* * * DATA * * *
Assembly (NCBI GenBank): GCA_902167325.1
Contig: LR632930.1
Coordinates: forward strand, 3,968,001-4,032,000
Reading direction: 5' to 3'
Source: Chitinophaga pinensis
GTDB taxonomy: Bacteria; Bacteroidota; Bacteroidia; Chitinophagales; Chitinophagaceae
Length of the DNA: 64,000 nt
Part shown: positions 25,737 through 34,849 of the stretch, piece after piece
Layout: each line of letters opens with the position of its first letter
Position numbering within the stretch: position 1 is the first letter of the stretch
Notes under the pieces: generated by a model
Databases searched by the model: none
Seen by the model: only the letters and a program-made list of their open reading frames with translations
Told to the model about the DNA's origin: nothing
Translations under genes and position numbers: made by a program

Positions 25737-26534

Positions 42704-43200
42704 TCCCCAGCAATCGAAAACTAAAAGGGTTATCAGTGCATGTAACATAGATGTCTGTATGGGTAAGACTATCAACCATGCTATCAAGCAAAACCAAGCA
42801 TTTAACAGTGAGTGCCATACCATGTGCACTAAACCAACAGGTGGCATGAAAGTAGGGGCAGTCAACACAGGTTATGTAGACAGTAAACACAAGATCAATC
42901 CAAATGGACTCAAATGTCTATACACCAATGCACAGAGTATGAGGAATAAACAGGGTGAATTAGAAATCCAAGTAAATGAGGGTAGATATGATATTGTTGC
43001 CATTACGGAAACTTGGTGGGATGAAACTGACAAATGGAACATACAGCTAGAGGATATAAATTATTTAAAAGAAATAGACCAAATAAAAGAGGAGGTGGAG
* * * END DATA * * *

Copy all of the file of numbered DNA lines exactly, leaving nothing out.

Assembly (NCBI GenBank): GCA_902167325.1
Contig: LR632930.1
Coordinates: forward strand, 3,968,001-4,032,000
Reading direction: 5' to 3'
Source: Chitinophaga pinensis
GTDB taxonomy: Bacteria; Bacteroidota; Bacteroidia; Chitinophagales; Chitinophagaceae
Length of the DNA: 64,000 nt
Part shown: positions 25,737 through 34,849 of the stretch, piece after piece
Layout: each line of letters opens with the position of its first letter
Position numbering within the stretch: position 1 is the first letter of the stretch
Notes under the pieces: generated by a model
Databases searched by the model: none
Seen by the model: only the letters and a program-made list of their open reading frames with translations
Told to the model about the DNA's origin: nothing
Translations under genes and position numbers: made by a program

Positions 25737-26534

Positions 42704-43200
42704 TCCCCAGCAATCGAAAACTAAAAGGGTTATCAGTGCATGTAACATAGATGTCTGTATGGGTAAGACTATCAACCATGCTATCAAGCAAAACCAAGCA
42801 TTTAACAGTGAGTGCCATACCATGTGCACTAAACCAACAGGTGGCATGAAAGTAGGGGCAGTCAACACAGGTTATGTAGACAGTAAACACAAGATCAATC
42901 CAAATGGACTCAAATGTCTATACACCAATGCACAGAGTATGAGGAATAAACAGGGTGAATTAGAAATCCAAGTAAATGAGGGTAGATATGATATTGTTGC
43001 CATTACGGAAACTTGGTGGGATGAAACTGACAAATGGAACATACAGCTAGAGGATATAAATTATTTAAAAGAAATAGACCAAATAAAAGAGGAGGTGGAG